When you make a change to a NACL or security group rule, that change takes effect immediately
Network Address Translation Devices
Although network address translation occurs at the Internet gateway, there are two other resources that can also perform NAT.
AWS calls these NAT devices. The purpose of a NAT device is to allow an instance to access the Internet while preventing hosts on the Internet from reaching the instance directly. This is useful when an instance needs to go out to the Internet to fetch updates or to upload data but does not need to service requests from clients.
When you use a NAT device, the instance needing Internet access does not have a public IP address allocated to it. Incidentally, this makes it impossible for hosts on the Internet to reach it directly. Instead, only the NAT device is configured with a public IP. Additionally, the NAT device has an interface in a public subnet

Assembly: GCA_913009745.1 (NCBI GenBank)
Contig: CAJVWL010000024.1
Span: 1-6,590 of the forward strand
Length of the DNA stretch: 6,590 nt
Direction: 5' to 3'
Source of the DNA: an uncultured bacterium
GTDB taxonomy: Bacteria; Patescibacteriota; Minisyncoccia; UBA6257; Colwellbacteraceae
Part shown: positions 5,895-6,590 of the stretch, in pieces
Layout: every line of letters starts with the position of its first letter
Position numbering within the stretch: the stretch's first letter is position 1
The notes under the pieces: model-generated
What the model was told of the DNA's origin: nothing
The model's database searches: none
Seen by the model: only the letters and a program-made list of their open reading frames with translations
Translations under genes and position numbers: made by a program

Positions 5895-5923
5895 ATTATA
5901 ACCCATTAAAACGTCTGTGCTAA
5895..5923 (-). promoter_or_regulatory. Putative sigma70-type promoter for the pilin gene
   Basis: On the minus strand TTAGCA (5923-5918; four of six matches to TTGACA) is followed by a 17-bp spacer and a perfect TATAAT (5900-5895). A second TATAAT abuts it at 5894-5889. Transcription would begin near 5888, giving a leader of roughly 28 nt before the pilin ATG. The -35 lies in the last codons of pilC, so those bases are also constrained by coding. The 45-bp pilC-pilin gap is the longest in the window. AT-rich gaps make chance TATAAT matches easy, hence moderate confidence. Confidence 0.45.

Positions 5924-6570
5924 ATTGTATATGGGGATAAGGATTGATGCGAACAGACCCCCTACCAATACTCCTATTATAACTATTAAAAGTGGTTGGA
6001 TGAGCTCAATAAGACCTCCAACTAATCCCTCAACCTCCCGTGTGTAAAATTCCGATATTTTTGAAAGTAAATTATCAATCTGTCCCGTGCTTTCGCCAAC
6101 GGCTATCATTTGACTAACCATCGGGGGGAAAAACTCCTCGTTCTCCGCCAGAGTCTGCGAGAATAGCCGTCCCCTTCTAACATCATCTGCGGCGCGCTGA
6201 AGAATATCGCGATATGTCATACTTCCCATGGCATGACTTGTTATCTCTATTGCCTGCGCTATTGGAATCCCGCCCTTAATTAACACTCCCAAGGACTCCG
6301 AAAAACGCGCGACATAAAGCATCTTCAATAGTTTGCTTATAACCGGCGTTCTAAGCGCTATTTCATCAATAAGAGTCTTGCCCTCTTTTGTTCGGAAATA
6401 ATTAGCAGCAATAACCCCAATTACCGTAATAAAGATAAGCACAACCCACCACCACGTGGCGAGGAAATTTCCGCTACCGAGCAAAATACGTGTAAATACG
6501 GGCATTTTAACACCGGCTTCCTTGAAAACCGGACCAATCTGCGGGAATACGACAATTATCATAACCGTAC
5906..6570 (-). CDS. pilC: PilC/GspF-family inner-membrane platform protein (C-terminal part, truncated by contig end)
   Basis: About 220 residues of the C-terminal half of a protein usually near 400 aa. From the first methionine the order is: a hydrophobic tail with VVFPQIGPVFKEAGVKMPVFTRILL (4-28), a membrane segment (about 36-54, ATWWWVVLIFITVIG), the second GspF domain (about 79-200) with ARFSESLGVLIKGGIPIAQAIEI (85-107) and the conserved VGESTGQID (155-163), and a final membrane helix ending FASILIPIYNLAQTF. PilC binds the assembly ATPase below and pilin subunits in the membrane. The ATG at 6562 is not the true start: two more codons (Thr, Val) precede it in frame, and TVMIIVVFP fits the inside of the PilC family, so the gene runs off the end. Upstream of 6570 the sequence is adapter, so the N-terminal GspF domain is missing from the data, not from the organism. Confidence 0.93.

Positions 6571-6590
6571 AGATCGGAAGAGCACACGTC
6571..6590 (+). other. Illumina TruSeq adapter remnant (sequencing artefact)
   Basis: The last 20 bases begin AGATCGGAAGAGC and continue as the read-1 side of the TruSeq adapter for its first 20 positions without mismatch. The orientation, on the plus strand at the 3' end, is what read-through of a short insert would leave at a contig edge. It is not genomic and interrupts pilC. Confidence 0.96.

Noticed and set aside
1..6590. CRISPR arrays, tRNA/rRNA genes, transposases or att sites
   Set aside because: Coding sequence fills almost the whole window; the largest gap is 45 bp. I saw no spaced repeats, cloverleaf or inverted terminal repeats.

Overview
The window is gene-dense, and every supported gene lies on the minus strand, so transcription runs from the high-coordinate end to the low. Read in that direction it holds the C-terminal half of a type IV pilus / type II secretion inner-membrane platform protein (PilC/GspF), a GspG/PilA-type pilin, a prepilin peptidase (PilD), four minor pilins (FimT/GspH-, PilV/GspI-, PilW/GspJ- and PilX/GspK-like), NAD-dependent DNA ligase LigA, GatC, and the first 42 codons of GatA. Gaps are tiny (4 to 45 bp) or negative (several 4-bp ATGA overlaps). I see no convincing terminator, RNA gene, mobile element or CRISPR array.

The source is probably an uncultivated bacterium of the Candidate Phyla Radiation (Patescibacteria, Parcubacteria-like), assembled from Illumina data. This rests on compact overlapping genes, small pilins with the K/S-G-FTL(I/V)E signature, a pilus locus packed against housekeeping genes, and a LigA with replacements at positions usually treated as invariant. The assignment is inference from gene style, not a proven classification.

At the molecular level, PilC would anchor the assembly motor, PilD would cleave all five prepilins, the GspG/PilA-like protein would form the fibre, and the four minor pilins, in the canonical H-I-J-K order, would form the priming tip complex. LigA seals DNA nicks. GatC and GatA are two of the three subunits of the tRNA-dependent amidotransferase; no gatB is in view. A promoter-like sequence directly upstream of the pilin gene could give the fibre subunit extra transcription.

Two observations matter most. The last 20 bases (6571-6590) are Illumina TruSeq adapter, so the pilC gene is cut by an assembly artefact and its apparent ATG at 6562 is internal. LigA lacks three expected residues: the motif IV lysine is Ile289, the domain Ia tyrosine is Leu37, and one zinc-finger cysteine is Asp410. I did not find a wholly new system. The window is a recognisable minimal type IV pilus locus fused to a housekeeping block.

Configuring Route Tables to Use NAT Devices
Instances that use the NAT device must send Internet-bound traffic to it, while the NAT device must send Internet-bound traffic to an Internet gateway. Hence, the NAT device and the instances that use it must use different default routes. Furthermore, they must also use different route tables and hence must reside in separate subnets.
Route Table for private instance using NAT gateway
Route table for public instance
A NAT gateway is a Network Address Translation (NAT) service. You can use a NAT gateway so that instances in a private subnet can connect to services outside your VPC but external services cannot initiate a connection with those instances.
- It automatically scales to accommodate your bandwidth requirements. You set it and forget it.
- You create a public NAT gateway in a public subnet and must associate an elastic IP address with the NAT gateway at creation.
- you can use a public NAT gateway to connect to other VPCs or your on-premises network. In this case, you route traffic from the NAT gateway through a transit gateway or a virtual private gateway.